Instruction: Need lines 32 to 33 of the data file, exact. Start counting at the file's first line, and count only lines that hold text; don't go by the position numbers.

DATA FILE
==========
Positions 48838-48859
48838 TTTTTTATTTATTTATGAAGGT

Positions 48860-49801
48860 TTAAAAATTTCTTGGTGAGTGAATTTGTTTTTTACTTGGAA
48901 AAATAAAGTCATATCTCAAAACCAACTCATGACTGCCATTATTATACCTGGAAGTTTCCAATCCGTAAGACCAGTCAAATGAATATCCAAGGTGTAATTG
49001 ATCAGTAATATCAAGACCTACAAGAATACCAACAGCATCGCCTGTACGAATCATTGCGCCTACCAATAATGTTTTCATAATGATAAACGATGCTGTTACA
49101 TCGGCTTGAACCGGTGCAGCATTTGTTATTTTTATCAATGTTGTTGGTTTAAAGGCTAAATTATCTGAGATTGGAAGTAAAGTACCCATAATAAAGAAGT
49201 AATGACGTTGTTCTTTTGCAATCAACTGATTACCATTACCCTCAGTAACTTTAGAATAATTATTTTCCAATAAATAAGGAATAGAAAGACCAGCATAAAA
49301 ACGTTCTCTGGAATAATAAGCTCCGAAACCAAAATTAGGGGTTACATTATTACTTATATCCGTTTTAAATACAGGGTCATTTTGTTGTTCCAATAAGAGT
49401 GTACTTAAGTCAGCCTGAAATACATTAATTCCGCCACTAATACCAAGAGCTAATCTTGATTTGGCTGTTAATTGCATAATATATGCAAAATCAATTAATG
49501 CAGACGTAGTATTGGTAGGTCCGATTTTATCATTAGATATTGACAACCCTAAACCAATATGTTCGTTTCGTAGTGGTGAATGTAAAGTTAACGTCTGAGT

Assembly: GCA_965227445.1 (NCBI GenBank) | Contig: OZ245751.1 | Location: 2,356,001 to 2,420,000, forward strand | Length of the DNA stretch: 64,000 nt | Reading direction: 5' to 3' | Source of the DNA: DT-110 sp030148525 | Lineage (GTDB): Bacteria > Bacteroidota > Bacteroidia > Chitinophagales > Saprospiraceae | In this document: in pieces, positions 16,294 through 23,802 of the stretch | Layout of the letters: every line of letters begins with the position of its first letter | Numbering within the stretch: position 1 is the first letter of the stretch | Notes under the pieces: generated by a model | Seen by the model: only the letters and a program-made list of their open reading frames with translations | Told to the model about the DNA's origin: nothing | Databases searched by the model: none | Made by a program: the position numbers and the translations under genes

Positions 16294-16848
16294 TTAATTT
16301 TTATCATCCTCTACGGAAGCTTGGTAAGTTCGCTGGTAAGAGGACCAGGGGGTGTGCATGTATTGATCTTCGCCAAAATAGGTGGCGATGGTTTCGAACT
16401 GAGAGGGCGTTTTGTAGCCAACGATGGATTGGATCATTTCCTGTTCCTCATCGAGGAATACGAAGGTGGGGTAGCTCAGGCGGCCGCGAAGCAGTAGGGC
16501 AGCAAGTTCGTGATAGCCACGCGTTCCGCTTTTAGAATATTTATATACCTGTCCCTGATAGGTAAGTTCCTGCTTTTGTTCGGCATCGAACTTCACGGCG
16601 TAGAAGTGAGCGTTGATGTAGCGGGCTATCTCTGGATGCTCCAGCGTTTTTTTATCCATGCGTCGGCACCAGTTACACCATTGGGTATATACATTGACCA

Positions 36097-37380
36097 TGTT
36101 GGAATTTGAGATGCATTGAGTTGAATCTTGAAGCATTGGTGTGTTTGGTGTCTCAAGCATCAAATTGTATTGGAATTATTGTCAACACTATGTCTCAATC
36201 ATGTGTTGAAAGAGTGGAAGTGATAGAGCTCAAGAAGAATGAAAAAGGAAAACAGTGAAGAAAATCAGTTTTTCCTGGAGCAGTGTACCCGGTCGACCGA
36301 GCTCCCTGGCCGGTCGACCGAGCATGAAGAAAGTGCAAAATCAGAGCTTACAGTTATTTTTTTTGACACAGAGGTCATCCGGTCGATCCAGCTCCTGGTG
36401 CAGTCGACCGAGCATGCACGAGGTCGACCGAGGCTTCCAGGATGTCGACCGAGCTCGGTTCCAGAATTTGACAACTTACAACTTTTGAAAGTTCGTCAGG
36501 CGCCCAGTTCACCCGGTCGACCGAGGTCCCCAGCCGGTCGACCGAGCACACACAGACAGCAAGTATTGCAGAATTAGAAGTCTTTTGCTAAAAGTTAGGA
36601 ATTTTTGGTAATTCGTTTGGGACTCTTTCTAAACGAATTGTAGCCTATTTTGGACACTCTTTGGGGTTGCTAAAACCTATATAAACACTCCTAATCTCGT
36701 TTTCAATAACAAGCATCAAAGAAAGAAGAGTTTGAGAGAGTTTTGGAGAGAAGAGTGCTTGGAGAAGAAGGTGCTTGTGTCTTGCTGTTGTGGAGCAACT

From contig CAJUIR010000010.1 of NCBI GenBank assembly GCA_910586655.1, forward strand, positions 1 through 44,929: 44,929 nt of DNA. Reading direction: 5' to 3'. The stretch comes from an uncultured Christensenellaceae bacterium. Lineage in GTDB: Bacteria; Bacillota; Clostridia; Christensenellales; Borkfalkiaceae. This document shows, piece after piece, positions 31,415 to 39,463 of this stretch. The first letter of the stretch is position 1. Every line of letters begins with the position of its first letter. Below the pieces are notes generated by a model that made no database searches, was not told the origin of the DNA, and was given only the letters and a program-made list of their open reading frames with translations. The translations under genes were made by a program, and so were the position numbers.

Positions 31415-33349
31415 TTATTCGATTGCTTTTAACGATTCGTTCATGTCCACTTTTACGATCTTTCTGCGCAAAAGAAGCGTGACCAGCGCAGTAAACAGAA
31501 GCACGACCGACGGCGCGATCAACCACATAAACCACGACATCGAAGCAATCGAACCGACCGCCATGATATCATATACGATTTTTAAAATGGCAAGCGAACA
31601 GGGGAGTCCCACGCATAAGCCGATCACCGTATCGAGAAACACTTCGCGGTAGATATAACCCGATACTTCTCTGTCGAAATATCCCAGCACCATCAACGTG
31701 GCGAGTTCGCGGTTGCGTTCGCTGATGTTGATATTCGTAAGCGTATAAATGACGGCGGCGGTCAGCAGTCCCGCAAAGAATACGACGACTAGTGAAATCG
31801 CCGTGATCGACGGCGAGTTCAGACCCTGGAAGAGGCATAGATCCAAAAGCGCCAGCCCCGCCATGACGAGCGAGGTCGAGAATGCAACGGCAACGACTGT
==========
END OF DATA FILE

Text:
31601 GGGGAGTCCCACGCATAAGCCGATCACCGTATCGAGAAACACTTCGCGGTAGATATAACCCGATACTTCTCTGTCGAAATATCCCAGCACCATCAACGTG
31701 GCGAGTTCGCGGTTGCGTTCGCTGATGTTGATATTCGTAAGCGTATAAATGACGGCGGCGGTCAGCAGTCCCGCAAAGAATACGACGACTAGTGAAATCG